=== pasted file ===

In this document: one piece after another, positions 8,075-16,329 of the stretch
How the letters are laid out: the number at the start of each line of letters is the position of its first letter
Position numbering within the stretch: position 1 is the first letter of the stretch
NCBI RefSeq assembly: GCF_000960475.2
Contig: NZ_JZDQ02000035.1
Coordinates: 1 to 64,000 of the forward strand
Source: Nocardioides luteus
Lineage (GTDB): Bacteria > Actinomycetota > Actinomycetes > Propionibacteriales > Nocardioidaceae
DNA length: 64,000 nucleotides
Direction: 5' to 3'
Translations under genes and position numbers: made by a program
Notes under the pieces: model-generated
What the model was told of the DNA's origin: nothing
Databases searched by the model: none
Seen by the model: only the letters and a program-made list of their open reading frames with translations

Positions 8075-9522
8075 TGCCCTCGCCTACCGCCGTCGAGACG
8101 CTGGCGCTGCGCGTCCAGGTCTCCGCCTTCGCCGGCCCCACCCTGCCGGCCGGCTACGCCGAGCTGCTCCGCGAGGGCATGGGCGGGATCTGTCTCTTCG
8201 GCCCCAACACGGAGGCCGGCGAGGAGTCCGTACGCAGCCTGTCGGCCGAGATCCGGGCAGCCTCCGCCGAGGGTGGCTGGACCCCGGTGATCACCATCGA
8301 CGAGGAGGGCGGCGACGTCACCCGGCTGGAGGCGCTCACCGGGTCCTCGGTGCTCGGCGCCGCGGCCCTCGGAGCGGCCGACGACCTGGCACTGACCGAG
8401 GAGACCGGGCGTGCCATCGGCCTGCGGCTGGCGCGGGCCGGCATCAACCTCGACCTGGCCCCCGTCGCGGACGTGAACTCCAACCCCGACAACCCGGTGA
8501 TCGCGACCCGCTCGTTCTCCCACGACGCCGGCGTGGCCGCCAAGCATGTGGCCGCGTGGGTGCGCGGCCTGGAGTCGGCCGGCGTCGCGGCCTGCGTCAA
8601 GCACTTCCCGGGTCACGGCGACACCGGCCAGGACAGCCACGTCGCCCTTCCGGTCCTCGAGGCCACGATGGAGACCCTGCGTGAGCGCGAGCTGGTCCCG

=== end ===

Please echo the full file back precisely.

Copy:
In this document: one piece after another, positions 8,075-16,329 of the stretch
How the letters are laid out: the number at the start of each line of letters is the position of its first letter
Position numbering within the stretch: position 1 is the first letter of the stretch
NCBI RefSeq assembly: GCF_000960475.2
Contig: NZ_JZDQ02000035.1
Coordinates: 1 to 64,000 of the forward strand
Source: Nocardioides luteus
Lineage (GTDB): Bacteria > Actinomycetota > Actinomycetes > Propionibacteriales > Nocardioidaceae
DNA length: 64,000 nucleotides
Direction: 5' to 3'
Translations under genes and position numbers: made by a program
Notes under the pieces: model-generated
What the model was told of the DNA's origin: nothing
Databases searched by the model: none
Seen by the model: only the letters and a program-made list of their open reading frames with translations

Positions 8075-9522
8075 TGCCCTCGCCTACCGCCGTCGAGACG
8101 CTGGCGCTGCGCGTCCAGGTCTCCGCCTTCGCCGGCCCCACCCTGCCGGCCGGCTACGCCGAGCTGCTCCGCGAGGGCATGGGCGGGATCTGTCTCTTCG
8201 GCCCCAACACGGAGGCCGGCGAGGAGTCCGTACGCAGCCTGTCGGCCGAGATCCGGGCAGCCTCCGCCGAGGGTGGCTGGACCCCGGTGATCACCATCGA
8301 CGAGGAGGGCGGCGACGTCACCCGGCTGGAGGCGCTCACCGGGTCCTCGGTGCTCGGCGCCGCGGCCCTCGGAGCGGCCGACGACCTGGCACTGACCGAG
8401 GAGACCGGGCGTGCCATCGGCCTGCGGCTGGCGCGGGCCGGCATCAACCTCGACCTGGCCCCCGTCGCGGACGTGAACTCCAACCCCGACAACCCGGTGA
8501 TCGCGACCCGCTCGTTCTCCCACGACGCCGGCGTGGCCGCCAAGCATGTGGCCGCGTGGGTGCGCGGCCTGGAGTCGGCCGGCGTCGCGGCCTGCGTCAA
8601 GCACTTCCCGGGTCACGGCGACACCGGCCAGGACAGCCACGTCGCCCTTCCGGTCCTCGAGGCCACGATGGAGACCCTGCGTGAGCGCGAGCTGGTCCCG